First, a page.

The Coalition for App Fairness, which represents companies that have publicly challenged the app stores including Epic Games, Match Group, and Spotify, helped draft the legislation, Statt reports. The group called the bill a “first step toward achieving a truly level playing field for all.”
Republican lawmakers sponsoring the bill say it would hit back against what they say are monopolistic practices by the two tech giants. Some Arizona Democrats oppose the measure.
Apple and Google launched a lobbying campaign against the bill, and the companies’ lawyers argued that it is unconstitutional, Protocol’s Emily Birnbaum reported.
Google's outreach to historically Black universities fell short, highlighting the lack of Black engineers in Silicon Valley.
The company undervalued and underinvested in Black engineers from historically Black colleges and universities, or HBCUs, Nitasha Tiku reports. The company made some changes in the wake of Black Lives Matter protests last year, but critics want the company to take a deep look into how it recruits HBCU students, a move replicated by tech companies across the country.
“Google allocated resources so disparagingly because of how they tiered — and thought of — our schools,” said former recruiter April Christina Curley, who helped lead Google’s outreach to HBCUs. Curley, who is Black, said she was fired largely as a result of raising concerns about bias against HBCU students in the company’s interview and hiring processes.
Since major tech companies began publicly pushing for increased diversity among their engineers in 2014, there has been little change in the ratio of Black engineers at those companies. The power that engineers have at tech companies is particularly notable because of their influence over product and policy development.
Google spokeswoman Jennifer Rodstrom said in a statement that “we have a large team of recruiters who work incredibly hard to increase the hiring of Black+ and other underrepresented talent at Google, including a dedicated team that partners and strengthens our relationships with HBCUs.” She also added that the company does not agree with how Curley described her firing, but said that “it’s not appropriate for us to provide a commentary about her claims.”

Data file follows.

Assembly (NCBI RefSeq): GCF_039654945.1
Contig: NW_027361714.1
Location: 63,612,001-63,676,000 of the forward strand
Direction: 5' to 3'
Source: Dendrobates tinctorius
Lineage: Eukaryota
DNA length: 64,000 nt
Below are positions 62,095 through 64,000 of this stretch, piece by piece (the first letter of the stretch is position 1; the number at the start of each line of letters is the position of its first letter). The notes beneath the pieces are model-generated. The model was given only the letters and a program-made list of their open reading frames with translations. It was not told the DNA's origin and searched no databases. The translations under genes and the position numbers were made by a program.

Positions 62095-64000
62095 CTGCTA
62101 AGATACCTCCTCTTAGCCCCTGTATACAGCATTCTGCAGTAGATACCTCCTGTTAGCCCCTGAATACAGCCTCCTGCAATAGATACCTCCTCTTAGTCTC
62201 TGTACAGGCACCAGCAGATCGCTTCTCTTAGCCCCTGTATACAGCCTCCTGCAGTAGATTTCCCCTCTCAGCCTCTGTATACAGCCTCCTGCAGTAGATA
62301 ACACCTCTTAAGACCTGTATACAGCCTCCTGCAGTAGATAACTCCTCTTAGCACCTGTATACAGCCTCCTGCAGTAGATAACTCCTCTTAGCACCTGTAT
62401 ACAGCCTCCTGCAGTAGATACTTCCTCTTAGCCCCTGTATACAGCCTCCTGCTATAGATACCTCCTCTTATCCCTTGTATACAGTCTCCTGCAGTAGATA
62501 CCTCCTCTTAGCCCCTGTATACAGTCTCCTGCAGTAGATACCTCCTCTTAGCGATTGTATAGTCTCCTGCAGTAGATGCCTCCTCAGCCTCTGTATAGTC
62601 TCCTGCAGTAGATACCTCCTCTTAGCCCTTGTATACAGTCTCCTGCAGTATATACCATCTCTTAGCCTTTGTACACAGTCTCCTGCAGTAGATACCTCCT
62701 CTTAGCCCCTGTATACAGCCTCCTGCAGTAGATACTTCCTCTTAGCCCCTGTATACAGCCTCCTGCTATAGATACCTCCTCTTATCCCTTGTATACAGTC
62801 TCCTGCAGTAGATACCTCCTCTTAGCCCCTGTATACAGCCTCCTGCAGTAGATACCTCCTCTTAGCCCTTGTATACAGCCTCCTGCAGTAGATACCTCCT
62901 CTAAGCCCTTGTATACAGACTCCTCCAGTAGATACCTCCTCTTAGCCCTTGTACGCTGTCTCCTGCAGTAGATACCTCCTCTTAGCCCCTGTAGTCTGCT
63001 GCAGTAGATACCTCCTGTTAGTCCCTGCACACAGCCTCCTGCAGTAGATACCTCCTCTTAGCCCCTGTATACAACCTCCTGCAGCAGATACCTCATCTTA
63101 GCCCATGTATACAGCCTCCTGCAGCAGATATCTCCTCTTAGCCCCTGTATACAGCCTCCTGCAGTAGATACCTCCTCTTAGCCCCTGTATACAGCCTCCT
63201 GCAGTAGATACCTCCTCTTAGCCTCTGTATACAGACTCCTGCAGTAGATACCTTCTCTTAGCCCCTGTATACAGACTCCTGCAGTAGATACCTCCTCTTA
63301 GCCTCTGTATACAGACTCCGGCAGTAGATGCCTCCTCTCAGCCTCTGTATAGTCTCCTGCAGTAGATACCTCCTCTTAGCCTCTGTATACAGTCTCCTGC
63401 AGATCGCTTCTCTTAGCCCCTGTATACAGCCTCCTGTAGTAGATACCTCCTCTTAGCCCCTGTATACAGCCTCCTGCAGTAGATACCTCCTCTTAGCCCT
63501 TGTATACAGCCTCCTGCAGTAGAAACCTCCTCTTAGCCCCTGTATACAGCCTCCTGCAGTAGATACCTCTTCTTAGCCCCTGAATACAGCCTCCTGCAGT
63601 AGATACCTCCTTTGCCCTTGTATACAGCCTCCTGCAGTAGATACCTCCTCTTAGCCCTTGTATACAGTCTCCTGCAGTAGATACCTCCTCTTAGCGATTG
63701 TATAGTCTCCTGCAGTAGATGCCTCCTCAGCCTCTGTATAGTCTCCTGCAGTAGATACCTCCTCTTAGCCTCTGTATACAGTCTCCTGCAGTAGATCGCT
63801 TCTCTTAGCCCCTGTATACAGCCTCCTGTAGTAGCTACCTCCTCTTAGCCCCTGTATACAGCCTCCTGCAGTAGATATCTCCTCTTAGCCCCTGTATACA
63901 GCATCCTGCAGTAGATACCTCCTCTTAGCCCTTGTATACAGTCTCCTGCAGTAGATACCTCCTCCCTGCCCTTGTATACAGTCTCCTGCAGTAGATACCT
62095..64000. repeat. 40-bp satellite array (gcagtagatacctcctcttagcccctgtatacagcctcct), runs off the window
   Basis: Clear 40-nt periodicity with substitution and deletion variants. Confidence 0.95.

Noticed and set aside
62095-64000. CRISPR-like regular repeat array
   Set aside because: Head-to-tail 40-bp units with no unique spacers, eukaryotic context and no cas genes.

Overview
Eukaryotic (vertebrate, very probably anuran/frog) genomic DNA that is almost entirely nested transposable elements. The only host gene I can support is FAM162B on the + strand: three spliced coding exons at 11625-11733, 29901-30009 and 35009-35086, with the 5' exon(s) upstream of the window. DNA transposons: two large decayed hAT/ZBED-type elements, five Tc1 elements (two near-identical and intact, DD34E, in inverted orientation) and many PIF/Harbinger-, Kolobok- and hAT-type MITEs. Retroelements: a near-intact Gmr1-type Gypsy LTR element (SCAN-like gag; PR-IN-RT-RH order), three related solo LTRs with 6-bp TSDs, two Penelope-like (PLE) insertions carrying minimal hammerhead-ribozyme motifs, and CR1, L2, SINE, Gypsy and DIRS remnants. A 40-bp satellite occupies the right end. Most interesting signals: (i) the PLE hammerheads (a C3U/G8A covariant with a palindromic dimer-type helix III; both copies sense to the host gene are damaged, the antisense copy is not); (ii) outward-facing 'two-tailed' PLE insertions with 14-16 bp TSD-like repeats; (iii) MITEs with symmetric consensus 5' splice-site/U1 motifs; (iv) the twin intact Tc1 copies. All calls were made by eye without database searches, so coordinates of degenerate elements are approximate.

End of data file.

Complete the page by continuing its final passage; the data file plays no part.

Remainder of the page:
Rant and rave
Facebook's decision to resume political advertising raised some eyebrows. BuzzFeed News senior tech reporter Ryan Mac:
Tech journalist Nancy Scola:
Facebook policy communications director Andy Stone responded to journalist Yashar Ali about the timing:
Correction: Scola's title has been updated in this post. She is no longer on staff at Politico.
Senators blasted Amazon for its surveillance of delivery drivers.
Five senators, including Budget Committee Chairman Bernie Sanders (I-Vt.), want Amazon CEO Jeff Bezos to answer a detailed set of questions about the company’s new surveillance system for delivery drivers. In February, Amazon announced that it planned to install the camera technology, which it said combines artificial intelligence and video, to improve safety. The company has been criticized for its treatment of workers and anti-union efforts. (Amazon CEO Jeff Bezos owns The Washington Post.)
Regulators are looking into Facebook’s acquisition of Kustomer.
The Federal Trade Commission began investigating the $1 billion acquisition last month, the Information’s Josh Sisco reports. The probe highlights the growing scrutiny of Facebook's acquisitions after federal regulators brought an antitrust suit against the company last year, following concerns about the company's previous acquisitions of Instagram and WhatsApp.
Facebook first announced its plans to buy the customer relationship management start-up in November. Other deals that previously would have skirted by without political scrutiny, such as the company's plan to buy the animated photo-sharing service, Giphy, have attracted greater interest from Washington in the past year.
Facebook spokesman Christopher Sgro said in a statement to the Information that the company looks forward to “demonstrating to regulators that Facebook and Kustomer would offer more choices and better services through this pro-competitive deal.” A Kustomer spokesperson did not respond to a request for comment, and an FTC spokesperson declined to comment.
- President Biden nominated Dilawar Syed, the president and CEO of health-care AI company Lumiata, to be the Small Business Administration’s deputy administrator. Syed previously worked as an executive at Yahoo.
- Kent Walker, Google's senior vice president of global affairs, is joining TechNet's executive council.
- The Senate Banking Committee holds a hearing on GameStop and trading app Robinhood on March 9 at 10 a.m.
- The Aspen Institute hosts an event on international Internet blackouts on March 9 at noon.
- The Brookings Institution hosts an event on the government’s role in reducing bias in algorithms on March 12 at 9 a.m.